On the 14th anniversary of the signing of “Don’t Ask, Don’t Tell,” 28 retired, high-ranking US military leaders have signed onto a letter calling for the policy’s repeal.
In the years since “Don’t Ask, Don’t Tell” was enacted, over 12,000 men and women have been discharged from the American military under the policy.
The letter marks the single largest number of Generals and Admirals from the US Armed Forces to come out against the “Don’t Ask, Don’t Tell” policy at one time.
“We support the recent comments of … former Chairman of the Joint Chiefs, General John Shalikashvili, who has concluded that repealing the “Don’t Ask, Don’t Tell” policy would not harm, and would indeed help, our armed forces,” the letter states.
The opinions of Flag Officers have played a critical role in shaping the policy on gay service. President Bill Clinton chose not to fully lift the gay ban because key military leaders opposed ending the ban.
Now a significant number of General Officers are coming forward to acknowledge their opposition to the ban on open service by gay and lesbian members of the Armed Forces.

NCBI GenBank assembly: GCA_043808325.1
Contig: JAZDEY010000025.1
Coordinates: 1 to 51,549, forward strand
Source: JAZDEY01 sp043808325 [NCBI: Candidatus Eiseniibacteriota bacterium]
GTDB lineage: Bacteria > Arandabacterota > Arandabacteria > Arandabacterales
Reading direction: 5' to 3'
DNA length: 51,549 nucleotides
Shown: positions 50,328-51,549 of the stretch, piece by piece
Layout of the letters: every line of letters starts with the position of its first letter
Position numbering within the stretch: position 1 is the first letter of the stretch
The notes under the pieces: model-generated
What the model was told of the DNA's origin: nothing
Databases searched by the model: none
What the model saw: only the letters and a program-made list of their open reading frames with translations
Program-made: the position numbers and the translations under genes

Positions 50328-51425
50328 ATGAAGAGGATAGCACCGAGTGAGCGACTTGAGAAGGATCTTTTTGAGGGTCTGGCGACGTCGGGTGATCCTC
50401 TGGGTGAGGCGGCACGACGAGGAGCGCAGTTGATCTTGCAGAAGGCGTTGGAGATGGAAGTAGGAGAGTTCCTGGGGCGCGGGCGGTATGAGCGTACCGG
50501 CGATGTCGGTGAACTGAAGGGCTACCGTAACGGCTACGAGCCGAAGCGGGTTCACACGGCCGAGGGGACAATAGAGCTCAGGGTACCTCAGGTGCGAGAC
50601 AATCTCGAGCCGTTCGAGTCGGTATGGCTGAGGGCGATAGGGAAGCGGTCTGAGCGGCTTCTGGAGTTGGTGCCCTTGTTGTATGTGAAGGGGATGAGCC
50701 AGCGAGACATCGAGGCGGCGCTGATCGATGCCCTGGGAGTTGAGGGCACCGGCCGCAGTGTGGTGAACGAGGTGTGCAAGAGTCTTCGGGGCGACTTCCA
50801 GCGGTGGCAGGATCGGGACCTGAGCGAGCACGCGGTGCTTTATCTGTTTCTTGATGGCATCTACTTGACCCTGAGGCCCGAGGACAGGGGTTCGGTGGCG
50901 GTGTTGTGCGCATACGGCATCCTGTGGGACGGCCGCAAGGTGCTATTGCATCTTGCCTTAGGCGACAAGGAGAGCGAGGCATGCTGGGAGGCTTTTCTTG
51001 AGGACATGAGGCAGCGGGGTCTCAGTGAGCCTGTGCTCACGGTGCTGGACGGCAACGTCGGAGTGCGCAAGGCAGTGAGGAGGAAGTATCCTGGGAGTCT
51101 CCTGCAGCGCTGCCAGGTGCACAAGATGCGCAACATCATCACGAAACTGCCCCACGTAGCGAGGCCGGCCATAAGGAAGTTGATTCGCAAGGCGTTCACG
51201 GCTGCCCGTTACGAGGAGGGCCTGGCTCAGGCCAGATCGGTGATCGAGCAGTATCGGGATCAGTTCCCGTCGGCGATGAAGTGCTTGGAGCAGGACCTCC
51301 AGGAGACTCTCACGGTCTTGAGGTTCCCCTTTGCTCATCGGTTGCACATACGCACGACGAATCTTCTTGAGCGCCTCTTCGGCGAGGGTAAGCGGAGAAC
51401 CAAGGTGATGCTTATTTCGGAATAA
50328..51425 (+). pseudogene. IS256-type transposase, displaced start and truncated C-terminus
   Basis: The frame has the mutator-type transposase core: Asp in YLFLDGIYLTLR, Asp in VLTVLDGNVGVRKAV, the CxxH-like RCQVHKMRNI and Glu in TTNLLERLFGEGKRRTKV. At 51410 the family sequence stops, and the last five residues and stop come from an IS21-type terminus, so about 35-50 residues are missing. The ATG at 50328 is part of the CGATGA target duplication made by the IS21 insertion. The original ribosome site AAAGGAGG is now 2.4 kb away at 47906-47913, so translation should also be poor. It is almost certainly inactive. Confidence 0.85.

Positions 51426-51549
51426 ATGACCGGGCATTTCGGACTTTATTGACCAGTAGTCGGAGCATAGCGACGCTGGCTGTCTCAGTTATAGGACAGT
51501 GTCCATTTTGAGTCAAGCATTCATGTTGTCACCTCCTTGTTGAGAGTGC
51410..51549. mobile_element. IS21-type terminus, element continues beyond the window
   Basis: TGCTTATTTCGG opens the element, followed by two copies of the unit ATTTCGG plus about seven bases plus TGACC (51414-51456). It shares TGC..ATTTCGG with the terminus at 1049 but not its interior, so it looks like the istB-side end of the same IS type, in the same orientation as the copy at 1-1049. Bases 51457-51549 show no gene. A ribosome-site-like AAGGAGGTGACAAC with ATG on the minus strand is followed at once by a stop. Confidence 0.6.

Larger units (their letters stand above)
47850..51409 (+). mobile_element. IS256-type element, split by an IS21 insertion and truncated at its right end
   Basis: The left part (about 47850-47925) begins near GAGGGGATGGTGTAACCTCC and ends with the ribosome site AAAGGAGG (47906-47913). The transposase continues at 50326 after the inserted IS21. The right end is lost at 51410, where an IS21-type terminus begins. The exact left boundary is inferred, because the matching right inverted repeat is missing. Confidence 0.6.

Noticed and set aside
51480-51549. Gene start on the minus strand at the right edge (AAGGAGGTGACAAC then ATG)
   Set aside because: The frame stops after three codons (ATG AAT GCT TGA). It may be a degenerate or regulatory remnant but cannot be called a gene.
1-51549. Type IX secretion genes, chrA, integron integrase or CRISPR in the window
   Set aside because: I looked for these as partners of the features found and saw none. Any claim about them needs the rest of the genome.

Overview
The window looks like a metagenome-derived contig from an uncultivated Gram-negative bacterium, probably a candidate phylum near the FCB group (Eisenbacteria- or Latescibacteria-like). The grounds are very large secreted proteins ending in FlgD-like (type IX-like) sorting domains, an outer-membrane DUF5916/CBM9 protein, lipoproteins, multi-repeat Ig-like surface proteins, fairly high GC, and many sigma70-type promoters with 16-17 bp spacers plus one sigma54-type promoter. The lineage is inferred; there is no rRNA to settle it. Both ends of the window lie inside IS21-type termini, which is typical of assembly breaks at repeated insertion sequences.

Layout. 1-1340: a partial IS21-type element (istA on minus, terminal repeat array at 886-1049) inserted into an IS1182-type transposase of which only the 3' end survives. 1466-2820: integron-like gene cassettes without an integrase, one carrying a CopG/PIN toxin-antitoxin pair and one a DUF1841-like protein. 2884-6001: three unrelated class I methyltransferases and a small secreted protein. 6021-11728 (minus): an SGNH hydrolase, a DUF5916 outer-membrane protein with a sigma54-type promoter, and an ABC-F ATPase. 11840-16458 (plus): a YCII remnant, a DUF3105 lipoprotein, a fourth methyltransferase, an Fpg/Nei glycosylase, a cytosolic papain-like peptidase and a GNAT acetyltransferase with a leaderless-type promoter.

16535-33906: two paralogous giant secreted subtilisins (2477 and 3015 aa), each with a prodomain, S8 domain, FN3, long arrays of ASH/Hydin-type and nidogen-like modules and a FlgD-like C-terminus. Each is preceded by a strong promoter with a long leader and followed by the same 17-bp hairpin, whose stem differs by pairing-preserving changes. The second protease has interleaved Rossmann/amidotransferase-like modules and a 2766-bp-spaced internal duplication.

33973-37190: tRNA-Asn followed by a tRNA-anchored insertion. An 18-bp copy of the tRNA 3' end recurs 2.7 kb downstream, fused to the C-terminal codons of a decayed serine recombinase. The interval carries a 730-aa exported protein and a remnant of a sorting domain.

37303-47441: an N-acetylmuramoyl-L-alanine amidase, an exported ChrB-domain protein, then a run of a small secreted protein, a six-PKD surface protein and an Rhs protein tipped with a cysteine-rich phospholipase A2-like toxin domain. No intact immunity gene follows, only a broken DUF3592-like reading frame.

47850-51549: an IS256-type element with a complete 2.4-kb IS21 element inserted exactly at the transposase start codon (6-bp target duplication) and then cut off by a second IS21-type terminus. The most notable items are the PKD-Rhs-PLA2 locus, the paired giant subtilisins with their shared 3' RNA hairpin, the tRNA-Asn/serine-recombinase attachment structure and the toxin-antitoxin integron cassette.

“Some political leaders and academic experts said in 1993 that the military would not be ready to allow openly gay service until society and the military had developed a more tolerant attitude toward homosexuality. The statement of these 28 Generals and Admirals is evidence that these changes are occurring or have occurred already,” said a media release from the Human Rights Campaign.
The letter was read out on Sunday by two of the generals who represented the group of 28 at a joint event sponsored by a number of gay rights organisations to recognise the men and women discharged from the military since the signing of “Don’t Ask, Don’t Tell.”